Skip to main content
Feature Story | Argonne National Laboratory

Argonne to host eight graduate student awardees in Department of Energy-sponsored research program

Argonne hosts and mentors doctoral students through graduate student research program

Graduate students gain access to world-class research, resources and mentorship at Argonne.

The U.S. Department of Energy’s (DOE) Argonne National Laboratory will host eight graduate (Ph.D.) students who have received awards through the DOE’s Office of Science Graduate Student Research (SCGSR) Program

Through the SCGSR program, outstanding Ph.D. students — 60 for this cycle — receive supplementary awards to conduct thesis research and doctoral dissertations at national labs across the country. Over three to 12 months, students collaborate with scientists and researchers for mentorship while also gaining firsthand experience for careers in diverse science, technology, engineering and mathematics (STEM) fields. 

Graduate students are the lifeblood of any research institute, infusing it with the energy, dedication, and innovative thinking that propels science forward.”  — Kawtar Hafidi, Argonne’s Associate Laboratory Director for Physical Sciences and Engineering

We support a number of DOE-sponsored education programs, and we’re excited to partner once again with the Office of Science for SCGSR,” said Meridith Bruozas, Argonne’s Institutional Partnerships director. Argonne is excited to welcome these students into our scientific community and support their research interests.”  

The SCGSR students will conduct research within Argonne’s Physical Sciences and Engineering (PSE); Computing, Environment, and Life Sciences (CELS); and Photon Sciences (PSC) directorates. 

Graduate students are the lifeblood of any research institute, infusing it with the energy, dedication, and innovative thinking that propels science forward,” said Kawtar Hafidi, Argonne’s Associate Laboratory Director for PSE. They are not just the future of science; they are the driving force shaping its present.”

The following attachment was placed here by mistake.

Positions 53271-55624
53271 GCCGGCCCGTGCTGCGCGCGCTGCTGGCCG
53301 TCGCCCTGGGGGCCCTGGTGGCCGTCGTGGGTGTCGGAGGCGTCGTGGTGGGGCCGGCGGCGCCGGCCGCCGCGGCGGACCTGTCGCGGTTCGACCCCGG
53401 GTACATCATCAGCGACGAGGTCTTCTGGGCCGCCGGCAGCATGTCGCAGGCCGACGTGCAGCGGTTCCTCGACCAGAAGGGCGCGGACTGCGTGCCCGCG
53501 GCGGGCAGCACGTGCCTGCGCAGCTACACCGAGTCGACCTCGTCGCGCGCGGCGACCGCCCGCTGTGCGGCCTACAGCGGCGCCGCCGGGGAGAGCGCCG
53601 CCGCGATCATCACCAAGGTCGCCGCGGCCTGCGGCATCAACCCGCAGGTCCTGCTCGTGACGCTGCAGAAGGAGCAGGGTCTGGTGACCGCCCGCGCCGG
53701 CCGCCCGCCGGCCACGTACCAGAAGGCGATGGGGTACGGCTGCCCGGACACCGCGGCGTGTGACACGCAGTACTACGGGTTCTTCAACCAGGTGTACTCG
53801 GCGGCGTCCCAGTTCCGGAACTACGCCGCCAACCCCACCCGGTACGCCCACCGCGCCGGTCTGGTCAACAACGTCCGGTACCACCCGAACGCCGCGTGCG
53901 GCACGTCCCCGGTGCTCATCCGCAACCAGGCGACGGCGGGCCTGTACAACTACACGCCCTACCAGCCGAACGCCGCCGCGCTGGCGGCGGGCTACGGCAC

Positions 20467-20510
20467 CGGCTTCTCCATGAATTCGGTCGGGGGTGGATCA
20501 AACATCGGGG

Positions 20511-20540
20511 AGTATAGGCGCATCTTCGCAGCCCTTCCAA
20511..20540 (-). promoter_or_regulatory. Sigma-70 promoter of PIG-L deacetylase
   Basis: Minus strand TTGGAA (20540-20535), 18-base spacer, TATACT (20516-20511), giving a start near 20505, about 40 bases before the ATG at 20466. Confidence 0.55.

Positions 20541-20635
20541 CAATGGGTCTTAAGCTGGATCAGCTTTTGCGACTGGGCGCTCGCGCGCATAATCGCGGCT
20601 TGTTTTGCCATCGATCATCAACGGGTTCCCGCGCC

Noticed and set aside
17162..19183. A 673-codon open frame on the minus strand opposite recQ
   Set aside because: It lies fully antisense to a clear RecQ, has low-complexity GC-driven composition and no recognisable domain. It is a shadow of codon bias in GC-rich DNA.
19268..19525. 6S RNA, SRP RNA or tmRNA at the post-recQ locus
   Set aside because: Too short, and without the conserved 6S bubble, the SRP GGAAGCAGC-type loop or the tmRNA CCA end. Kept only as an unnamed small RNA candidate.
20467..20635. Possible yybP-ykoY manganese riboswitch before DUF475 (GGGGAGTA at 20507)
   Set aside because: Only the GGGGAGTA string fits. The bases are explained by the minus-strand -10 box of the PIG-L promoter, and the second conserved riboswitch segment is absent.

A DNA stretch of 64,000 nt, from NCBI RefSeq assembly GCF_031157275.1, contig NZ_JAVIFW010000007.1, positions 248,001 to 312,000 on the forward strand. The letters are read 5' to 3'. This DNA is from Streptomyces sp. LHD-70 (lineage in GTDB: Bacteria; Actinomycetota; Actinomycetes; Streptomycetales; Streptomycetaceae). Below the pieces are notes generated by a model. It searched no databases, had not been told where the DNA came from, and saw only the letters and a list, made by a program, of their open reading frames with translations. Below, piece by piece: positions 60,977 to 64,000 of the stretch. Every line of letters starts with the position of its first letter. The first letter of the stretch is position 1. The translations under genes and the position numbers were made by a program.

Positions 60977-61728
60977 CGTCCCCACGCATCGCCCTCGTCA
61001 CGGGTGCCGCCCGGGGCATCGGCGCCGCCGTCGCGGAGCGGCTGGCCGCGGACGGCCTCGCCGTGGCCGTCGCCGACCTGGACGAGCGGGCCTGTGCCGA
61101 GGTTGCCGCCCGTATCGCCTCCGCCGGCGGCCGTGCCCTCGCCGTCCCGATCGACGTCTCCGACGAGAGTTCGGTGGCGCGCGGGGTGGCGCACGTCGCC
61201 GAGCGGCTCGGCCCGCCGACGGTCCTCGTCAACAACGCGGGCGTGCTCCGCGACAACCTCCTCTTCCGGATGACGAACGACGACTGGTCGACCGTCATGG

Listed below are the eight Ph.D. students, their research focus and Argonne mentors: 

  • Nicholas Dewey, University of Georgia: Gas Phase Chemical Physics. Mentor: Stephen Klippenstein, Chemical Sciences and Engineering division. 

  • Isaac Dyer, Northwestern University: Fundamental Electrochemistry for Chemical and Materials Sciences. Mentor: Justin Connell, Materials Science division. 

  • Dylan Gilley, Purdue University: Data and Computational Sciences for Materials and Chemical Sciences, Mentor: Jie Xu, Nanoscience and Technology division. 

  • Tyler Horoho, University of Virginia: Experimental Research in High Energy Physics. Mentor: Yuri Oksuzian, High Energy Physics division. 

  • Spencer Kelham, Northern Illinois University: Accelerator Technology Development. Mentor: Yawei Yang, Accelerator Systems Division.  

  • Karen Li, University of Washington: Basic Science for Advanced Manufacturing. Mentor: Jie Xu, Nanoscience and Technology division. 

  • Karen Medlin, University of North Carolina at Chapel Hill: Applied Mathematics. Mentor: Krishnan Raghavan, Mathematics and Computer Science division. 

  • Cooper Yerby, University of Pennsylvania: Basic Science for Advanced Manufacturing.  Mentor: Seth Darling, Advanced Energy Technologies directorate. 

Argonne National Laboratory seeks solutions to pressing national problems in science and technology. The nation’s first national laboratory, Argonne conducts leading-edge basic and applied scientific research in virtually every scientific discipline. Argonne researchers work closely with researchers from hundreds of companies, universities, and federal, state and municipal agencies to help them solve their specific problems, advance America’s scientific leadership and prepare the nation for a better future. With employees from more than 60 nations, Argonne is managed by UChicago Argonne, LLC for the U.S. Department of Energy’s Office of Science.

The U.S. Department of Energy’s Office of Science is the single largest supporter of basic research in the physical sciences in the United States and is working to address some of the most pressing challenges of our time. For more information, visit https://​ener​gy​.gov/​s​c​ience.